After recent developments in the Middle East, considerations of political risk – which were once the paramount consideration in dealing with EM – have once again returned to centre stage. This is, of course, justified. In considering political risk, we would pay attention to factors such as institutional flexibility and legitimacy as well as the interaction between these institutional factors and economic outcomes, measured in both aggregate and distributional terms. In thinking through these political issues, we would argue that broad-based growth can allow governments to have degrees of policy freedom that are denied to those facing growth constraints or more straitened economic horizons. This is another dimension to keep in mind when comparing EM with today’s developed markets, where politics might actually become more intractable in response to more difficult economic circumstances.
How much room to grow?
A final question has to do with whether EM is capable of generating enough demand to make up for the potentially depressed spirits of the developed world consumer for some time to come. We do not deny the difficulty of reorienting economies towards domestic consumption (and this issue really applies primarily to China rather than to India, Indonesia or most of Latin America). But even in this case, the sheer scale of unmet needs suggests that any argument based on an absolute insufficiency of EM demand makes little sense. The research from Standard Chartered Bank points out that real per capita income in China today is roughly the same as real per capita income in the US in 1878, and real per capita income in India is one fourth that in China. More granular figures make this even clearer.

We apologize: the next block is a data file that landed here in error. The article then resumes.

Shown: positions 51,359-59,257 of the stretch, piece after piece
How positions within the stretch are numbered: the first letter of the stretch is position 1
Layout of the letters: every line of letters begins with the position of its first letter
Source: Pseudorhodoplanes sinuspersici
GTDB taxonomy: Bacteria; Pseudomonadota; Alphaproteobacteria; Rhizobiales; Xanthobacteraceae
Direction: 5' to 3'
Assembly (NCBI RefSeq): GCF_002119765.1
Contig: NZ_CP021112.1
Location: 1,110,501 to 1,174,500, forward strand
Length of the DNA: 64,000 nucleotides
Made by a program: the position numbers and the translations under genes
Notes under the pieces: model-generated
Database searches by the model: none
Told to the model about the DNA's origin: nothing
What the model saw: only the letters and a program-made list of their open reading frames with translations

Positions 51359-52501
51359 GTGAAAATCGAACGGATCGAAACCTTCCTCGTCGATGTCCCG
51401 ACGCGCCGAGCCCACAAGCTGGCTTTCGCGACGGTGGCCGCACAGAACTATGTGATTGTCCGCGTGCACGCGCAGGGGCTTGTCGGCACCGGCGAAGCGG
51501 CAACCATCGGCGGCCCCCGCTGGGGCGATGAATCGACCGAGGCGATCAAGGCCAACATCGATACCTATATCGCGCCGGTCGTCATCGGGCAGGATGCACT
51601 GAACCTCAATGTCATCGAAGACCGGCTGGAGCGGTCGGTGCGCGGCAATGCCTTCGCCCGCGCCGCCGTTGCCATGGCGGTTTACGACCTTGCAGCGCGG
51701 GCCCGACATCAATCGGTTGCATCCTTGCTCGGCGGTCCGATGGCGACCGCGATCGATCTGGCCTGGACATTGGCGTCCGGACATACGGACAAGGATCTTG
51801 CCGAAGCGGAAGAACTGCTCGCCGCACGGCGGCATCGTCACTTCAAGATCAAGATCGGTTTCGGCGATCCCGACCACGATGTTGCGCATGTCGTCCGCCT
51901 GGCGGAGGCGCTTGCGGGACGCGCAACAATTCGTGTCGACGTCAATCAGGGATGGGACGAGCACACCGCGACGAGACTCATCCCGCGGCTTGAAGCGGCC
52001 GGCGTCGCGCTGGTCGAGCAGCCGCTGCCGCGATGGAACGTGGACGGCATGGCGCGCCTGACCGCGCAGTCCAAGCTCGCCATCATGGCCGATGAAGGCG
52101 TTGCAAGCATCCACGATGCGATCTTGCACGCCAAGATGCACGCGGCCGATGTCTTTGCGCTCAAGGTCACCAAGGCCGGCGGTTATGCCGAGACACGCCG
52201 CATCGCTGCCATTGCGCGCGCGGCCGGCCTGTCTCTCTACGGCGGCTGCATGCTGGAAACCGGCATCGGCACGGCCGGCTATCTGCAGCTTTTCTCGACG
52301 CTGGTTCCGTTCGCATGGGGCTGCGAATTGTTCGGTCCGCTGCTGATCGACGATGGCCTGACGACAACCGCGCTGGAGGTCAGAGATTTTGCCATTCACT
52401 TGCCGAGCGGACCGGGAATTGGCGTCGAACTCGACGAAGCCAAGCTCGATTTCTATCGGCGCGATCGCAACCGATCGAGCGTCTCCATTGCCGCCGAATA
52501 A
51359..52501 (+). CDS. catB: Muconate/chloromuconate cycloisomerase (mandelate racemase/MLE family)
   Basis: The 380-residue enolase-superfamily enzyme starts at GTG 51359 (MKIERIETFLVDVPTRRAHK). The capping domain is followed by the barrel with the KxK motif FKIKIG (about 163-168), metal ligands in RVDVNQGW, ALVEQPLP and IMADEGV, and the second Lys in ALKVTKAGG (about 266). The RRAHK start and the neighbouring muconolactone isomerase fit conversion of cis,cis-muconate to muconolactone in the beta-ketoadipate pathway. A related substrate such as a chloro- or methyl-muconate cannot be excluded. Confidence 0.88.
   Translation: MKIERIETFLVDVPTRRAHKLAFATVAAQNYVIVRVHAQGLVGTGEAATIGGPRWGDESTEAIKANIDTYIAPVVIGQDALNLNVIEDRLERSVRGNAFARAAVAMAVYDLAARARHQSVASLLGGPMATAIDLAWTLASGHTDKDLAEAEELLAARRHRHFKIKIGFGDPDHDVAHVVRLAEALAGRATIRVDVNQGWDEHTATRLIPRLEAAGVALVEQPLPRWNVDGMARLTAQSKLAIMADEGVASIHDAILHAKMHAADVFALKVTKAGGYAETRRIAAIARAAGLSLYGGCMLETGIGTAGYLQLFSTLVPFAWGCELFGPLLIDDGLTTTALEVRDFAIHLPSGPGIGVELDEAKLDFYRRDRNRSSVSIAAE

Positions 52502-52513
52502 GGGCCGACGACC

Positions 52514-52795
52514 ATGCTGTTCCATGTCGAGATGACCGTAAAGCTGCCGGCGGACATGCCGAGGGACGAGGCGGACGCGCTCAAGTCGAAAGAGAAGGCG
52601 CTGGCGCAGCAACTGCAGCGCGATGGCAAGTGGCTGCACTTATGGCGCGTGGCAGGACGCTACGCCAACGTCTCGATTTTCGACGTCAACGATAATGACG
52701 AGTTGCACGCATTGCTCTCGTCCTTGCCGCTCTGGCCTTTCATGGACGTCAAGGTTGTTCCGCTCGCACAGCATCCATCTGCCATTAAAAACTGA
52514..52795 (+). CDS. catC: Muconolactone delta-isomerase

The statistics on motor vehicles (from the US department of energy) are roughly in line with the time scale suggested by the Standard Chartered research. As of 2008, the degree of motorisation in Brazil was comparable to that of the US in 1923, while the degree of motorisation of China and Indonesia was comparable to that of the US in 1917, and that of India to that of the US in 1913. This is an extraordinary divergence that has only just begun to close.
Of course, the emerging markets have always had these enormous needs. What is different today is that they have the financial capacity to meet these needs. And as they proceed down the path of faster development, the consequences for the world economy and world politics will be truly immense. Whatever else, the EM story simply cannot be ignored. The impact of emerging markets on patterns of global growth, commodity demand, inflation, interest rates, exchange rates and risk premia is already large and only going to get larger. Thus, knowledge of emerging markets trends is not going to be the concern solely of dedicated EM investors. A genuine global macro strategy has, by definition, to incorporate a deep consideration of the impact of emerging markets on every asset class in the world.
This article first appeared in swissHEDGE (1st Half 2011 Issue, Page 19 – 23). For more information, please visit www.swisshedgemagazine.ch.